All of the violence is seen through a slapstick lens with any potentially painful punches or spills happening off-camera. But it’s implied that some of the blows land in sensitive areas. For example, a bunch of kids pile up on one of the guards and we see his comical red-faced reactions as he’s kicked and crunched on the bottom of the pile. And when a young girl punches Mr. Porter somewhere in his lower extremities, we don’t see where the punch lands but we do watch his bug-eyed response. Porter also gets clocked offscreen by a large irate man. We later see him with a bloody nose.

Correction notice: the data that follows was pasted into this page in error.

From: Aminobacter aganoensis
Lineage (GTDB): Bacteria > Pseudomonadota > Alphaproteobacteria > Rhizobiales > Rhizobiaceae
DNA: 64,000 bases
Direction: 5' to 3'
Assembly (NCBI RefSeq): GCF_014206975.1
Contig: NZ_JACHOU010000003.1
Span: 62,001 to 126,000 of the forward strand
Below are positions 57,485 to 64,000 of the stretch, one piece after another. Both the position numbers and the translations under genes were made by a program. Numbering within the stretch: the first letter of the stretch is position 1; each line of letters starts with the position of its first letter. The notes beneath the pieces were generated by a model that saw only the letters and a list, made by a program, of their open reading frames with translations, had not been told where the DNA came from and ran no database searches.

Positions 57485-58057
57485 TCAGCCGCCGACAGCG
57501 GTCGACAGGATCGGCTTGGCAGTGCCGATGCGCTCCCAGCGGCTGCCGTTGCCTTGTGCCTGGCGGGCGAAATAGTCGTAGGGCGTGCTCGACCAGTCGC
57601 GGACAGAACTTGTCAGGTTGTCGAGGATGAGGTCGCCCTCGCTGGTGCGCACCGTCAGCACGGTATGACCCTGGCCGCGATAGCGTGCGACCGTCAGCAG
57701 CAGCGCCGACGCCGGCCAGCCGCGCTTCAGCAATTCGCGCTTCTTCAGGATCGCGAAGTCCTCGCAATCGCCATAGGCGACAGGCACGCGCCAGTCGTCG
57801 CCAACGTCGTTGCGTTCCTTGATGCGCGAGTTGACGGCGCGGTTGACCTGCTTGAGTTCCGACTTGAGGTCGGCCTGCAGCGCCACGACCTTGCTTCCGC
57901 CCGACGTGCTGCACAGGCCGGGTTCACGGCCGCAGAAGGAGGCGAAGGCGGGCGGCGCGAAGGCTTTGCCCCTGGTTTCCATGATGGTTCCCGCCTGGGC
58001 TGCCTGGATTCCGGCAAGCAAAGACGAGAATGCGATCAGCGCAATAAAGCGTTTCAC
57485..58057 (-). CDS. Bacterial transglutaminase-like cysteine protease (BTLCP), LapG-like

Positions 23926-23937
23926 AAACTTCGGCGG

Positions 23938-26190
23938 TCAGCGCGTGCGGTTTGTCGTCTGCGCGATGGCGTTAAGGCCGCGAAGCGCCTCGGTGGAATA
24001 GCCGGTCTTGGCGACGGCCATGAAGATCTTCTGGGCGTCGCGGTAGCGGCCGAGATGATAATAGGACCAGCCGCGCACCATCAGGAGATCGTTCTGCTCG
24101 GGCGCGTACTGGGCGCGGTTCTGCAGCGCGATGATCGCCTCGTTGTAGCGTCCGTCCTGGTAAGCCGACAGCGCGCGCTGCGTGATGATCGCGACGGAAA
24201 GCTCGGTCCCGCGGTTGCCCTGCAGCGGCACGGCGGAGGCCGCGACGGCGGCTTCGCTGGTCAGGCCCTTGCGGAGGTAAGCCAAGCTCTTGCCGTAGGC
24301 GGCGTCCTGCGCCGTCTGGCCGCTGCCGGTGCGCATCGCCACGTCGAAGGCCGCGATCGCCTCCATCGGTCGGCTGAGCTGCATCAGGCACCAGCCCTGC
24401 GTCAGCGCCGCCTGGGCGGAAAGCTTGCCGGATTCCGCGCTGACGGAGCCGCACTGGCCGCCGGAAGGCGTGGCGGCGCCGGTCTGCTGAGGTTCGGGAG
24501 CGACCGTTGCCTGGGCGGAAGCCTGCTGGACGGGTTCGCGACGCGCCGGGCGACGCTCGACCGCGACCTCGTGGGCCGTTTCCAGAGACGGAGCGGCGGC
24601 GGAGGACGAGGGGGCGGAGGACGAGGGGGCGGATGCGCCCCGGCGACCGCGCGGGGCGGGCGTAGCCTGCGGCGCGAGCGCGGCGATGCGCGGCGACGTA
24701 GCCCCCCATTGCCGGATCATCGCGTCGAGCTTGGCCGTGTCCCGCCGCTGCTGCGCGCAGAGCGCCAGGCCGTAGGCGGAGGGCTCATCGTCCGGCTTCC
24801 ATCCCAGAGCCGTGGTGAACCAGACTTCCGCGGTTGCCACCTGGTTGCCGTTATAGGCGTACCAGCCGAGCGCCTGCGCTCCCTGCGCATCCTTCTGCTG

Other incidents include: guards sliding down a snowy hill and crashing into snow banks and small evergreens, a guard being bitten on the derriere and possibly the crotch by a dog, Charlie slamming around inside a suitcase, a Christmas tree sliding off the top of a car and through another car’s windshield, and a car bursting into flames when filled with the wrong fuel.
One use of the word “h—.” One or two uses each of “omigod,” “omigosh,” “good lord” and “sweet Jehoshaphat.” Name-calling includes “loser,” “dork,” “punk,” “idiot,” “moron,” “psycho,” “fat boy” and “sucker.”
We see Spencer’s aunt waking up groggily in her chair on Christmas morning. There is an opened bottle of what appears to be alcohol on the table next to her and she speaks with slurred speech.
Charlie makes comments about urination and passes gas several times. In the containment area, kids play cards and gamble for cash.